French luxury goods group LVMH (Moët Hennessy Louis Vuitton), which completed the takeover of American luxury jewelry retailer Tiffany in a deal worth $15.8 billion this month, plans to restructure the latter’s vast merchandise lineup to focus more on gold and precious gems.
According to sources, the owner of Louis Vuitton plans to price its silver bangles to attract more affluent customers and also revamp the appearance of the jeweler’s stores and boost its presence in Europe and Asia.
“LVMH can give Tiffany the kind of time and money needed to make some big investments in the product range and in stores worldwide, and wait for those to pay off in the medium term,” said one of the sources.
Unlike such rivals as Richemont-owned Cartier and Van Cleef & Arpels, as well as fellow LVMH brand Bulgari, Tiffany’s products range from $150 silver pendants to diamond necklaces priced in the tens of millions.
Silver jewelry has gross margins of around 90 percent and offers a perfect entry point for younger, less wealthy shoppers, but top industry names also need the medium- to high range – with a price tag above $100,000 – to create an aura of exclusivity, experts say.
In a message to employees, LVMH boss Bernard Arnault, who is also France’s richest man, said he wanted to elevate Tiffany’s standing, even if that took time. “We will also prioritize Tiffany’s long-term desirability over short-term constraints,” he said.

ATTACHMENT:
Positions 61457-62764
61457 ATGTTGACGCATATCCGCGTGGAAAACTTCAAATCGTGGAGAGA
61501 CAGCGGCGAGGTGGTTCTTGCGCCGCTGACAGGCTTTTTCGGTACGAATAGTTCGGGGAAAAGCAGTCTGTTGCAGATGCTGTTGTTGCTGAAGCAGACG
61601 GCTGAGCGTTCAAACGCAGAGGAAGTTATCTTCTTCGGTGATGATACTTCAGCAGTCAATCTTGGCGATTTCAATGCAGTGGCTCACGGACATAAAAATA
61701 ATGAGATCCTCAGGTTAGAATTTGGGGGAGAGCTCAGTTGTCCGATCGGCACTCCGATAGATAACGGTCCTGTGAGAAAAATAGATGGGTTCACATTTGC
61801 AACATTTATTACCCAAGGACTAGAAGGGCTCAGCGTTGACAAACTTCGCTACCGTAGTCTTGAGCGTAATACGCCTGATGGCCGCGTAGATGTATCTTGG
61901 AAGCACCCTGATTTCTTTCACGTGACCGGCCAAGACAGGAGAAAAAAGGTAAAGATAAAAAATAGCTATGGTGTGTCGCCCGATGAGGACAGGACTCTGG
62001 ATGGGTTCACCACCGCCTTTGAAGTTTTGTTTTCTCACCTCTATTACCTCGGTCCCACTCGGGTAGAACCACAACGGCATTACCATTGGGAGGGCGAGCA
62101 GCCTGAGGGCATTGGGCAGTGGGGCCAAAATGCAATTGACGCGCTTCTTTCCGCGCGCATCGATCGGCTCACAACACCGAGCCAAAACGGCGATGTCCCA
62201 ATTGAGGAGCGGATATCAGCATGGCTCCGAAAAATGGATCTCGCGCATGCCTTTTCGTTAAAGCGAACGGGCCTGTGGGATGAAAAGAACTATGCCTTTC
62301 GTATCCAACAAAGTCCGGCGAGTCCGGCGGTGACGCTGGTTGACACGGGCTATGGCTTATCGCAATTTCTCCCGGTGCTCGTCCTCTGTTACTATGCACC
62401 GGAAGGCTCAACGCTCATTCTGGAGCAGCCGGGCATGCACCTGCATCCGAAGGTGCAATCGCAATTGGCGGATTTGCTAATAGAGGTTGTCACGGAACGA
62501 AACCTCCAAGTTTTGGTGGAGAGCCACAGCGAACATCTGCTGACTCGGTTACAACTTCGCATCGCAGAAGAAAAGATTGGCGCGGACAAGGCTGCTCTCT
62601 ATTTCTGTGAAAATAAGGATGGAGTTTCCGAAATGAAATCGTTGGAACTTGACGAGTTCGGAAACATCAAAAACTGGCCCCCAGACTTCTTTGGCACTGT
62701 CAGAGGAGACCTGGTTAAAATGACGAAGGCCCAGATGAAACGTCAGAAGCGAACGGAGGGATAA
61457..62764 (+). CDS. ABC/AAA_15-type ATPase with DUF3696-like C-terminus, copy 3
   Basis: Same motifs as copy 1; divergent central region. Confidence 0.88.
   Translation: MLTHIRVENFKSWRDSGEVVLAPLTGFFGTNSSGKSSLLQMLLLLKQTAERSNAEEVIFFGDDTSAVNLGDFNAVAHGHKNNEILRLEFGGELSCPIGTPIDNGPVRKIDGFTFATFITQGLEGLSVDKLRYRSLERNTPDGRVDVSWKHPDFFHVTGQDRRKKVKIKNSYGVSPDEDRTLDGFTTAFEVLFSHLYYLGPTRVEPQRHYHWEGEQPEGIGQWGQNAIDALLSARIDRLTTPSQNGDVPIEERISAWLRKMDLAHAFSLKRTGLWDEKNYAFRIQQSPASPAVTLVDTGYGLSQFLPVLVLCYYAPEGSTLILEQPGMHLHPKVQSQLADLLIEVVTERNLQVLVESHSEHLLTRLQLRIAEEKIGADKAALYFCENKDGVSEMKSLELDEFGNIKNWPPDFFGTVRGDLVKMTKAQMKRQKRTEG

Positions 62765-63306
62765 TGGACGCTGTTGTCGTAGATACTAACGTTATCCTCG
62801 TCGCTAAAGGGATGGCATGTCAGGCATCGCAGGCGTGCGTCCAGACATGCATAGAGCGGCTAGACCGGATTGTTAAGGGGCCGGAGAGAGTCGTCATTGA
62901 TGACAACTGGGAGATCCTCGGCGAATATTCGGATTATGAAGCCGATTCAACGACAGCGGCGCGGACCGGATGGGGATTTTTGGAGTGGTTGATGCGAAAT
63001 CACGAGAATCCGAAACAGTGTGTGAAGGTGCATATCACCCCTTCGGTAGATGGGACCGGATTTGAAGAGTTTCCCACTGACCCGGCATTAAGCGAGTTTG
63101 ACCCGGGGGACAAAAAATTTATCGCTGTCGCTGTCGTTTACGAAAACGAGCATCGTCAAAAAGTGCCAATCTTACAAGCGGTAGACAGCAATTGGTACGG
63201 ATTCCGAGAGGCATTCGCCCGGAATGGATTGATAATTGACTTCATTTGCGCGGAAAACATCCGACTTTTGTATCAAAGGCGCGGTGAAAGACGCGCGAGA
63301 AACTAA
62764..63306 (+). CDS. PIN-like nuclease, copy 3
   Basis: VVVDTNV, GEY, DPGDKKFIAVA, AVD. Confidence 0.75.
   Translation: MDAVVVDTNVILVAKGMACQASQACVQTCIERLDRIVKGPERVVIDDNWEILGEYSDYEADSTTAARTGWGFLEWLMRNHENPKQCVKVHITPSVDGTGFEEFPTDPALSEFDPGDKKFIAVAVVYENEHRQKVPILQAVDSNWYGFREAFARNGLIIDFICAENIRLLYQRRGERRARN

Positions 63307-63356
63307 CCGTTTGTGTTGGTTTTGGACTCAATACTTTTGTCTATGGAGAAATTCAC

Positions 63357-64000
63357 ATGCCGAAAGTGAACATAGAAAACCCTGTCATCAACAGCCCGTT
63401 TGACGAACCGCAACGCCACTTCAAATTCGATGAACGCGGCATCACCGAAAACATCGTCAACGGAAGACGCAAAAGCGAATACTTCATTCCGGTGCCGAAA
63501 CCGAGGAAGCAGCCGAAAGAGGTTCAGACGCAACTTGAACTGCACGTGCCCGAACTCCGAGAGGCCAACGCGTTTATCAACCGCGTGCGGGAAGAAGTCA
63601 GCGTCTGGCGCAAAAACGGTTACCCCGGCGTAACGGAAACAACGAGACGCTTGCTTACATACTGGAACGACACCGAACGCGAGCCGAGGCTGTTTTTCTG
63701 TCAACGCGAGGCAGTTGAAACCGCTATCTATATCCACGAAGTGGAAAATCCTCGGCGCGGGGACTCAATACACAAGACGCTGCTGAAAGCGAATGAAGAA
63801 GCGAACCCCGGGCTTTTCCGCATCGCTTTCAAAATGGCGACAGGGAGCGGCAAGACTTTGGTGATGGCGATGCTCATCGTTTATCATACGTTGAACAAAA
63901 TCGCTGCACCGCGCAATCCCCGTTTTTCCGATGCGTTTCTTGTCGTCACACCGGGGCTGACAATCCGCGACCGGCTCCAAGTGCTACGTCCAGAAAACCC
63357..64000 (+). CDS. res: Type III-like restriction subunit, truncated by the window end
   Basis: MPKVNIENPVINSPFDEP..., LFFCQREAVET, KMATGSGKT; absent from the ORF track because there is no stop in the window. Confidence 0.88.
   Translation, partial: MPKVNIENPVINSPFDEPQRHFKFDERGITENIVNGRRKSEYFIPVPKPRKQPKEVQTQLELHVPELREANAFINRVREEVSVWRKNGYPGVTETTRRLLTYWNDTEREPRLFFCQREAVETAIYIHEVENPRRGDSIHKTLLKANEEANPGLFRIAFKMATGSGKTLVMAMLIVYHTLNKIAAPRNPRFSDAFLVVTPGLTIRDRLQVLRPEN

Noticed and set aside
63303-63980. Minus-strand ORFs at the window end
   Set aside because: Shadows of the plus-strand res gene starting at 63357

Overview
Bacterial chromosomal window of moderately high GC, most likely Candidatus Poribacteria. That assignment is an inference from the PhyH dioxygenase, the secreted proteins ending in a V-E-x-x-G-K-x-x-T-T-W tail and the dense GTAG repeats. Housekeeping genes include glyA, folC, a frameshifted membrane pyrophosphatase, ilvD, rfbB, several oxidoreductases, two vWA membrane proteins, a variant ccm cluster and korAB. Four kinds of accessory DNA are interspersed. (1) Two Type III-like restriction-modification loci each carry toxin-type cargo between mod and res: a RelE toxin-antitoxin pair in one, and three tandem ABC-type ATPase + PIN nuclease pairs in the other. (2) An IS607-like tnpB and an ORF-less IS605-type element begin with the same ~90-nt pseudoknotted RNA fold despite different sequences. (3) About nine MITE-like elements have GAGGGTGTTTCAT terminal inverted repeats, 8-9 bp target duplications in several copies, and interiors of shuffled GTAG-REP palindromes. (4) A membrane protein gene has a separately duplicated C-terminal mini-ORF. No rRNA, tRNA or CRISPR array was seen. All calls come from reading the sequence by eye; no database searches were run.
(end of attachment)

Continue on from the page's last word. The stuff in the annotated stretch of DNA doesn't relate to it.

The world’s biggest luxury goods, the LVMH group, was shaken by the COVID-19 pandemic and sales in airport stores plunged, but its biggest labels have stayed the course.
Takeover after a long battle
After a bruising court battle midway through the acquisition process, which ended with Tiffany and LVMH renegotiating the price tag slightly downwards, Mr. Arnault had soothing words for the US jeweler when he said that Tiffany’s resilience in recent months had exceeded LVMH’s expectations.
The group had previously called Tiffany’s prospects “dismal” due to poor management during the COVID-19 crisis.
Tiffany regained some ground through online sales and in China in its last quarter. Jewelry as a whole, one of the fastest growing luxury sectors in recent years, has resisted more than other areas during the pandemic.
Tiffany is less prevalent in the Asia-Pacific region, a major driver for luxury sales, which accounted for 28 percent of worldwide sales worth $4.4 billion in 2019. Europe stood at just 11 percent.